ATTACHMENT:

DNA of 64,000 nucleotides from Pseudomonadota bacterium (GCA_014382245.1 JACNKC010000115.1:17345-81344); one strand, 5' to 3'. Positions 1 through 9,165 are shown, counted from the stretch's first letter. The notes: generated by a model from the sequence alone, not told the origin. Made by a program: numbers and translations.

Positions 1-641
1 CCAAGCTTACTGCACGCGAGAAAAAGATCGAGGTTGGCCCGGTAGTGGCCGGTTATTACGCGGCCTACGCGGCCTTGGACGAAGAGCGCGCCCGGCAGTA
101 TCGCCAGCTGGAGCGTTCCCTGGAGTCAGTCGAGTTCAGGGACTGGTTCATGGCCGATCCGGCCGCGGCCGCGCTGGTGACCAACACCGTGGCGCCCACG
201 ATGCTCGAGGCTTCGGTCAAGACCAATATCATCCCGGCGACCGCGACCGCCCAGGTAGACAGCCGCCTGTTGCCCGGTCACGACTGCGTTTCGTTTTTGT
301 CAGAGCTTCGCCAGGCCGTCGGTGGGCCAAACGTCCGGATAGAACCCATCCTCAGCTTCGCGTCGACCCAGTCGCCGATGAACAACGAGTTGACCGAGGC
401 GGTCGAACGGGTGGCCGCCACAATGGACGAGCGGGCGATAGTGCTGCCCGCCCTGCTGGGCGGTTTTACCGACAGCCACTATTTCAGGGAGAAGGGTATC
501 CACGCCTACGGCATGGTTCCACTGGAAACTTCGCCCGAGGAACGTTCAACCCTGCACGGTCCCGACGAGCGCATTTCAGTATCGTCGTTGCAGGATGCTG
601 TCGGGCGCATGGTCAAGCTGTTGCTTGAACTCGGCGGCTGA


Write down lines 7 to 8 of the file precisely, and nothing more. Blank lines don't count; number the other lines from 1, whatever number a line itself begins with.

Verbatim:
401 GGTCGAACGGGTGGCCGCCACAATGGACGAGCGGGCGATAGTGCTGCCCGCCCTGCTGGGCGGTTTTACCGACAGCCACTATTTCAGGGAGAAGGGTATC
501 CACGCCTACGGCATGGTTCCACTGGAAACTTCGCCCGAGGAACGTTCAACCCTGCACGGTCCCGACGAGCGCATTTCAGTATCGTCGTTGCAGGATGCTG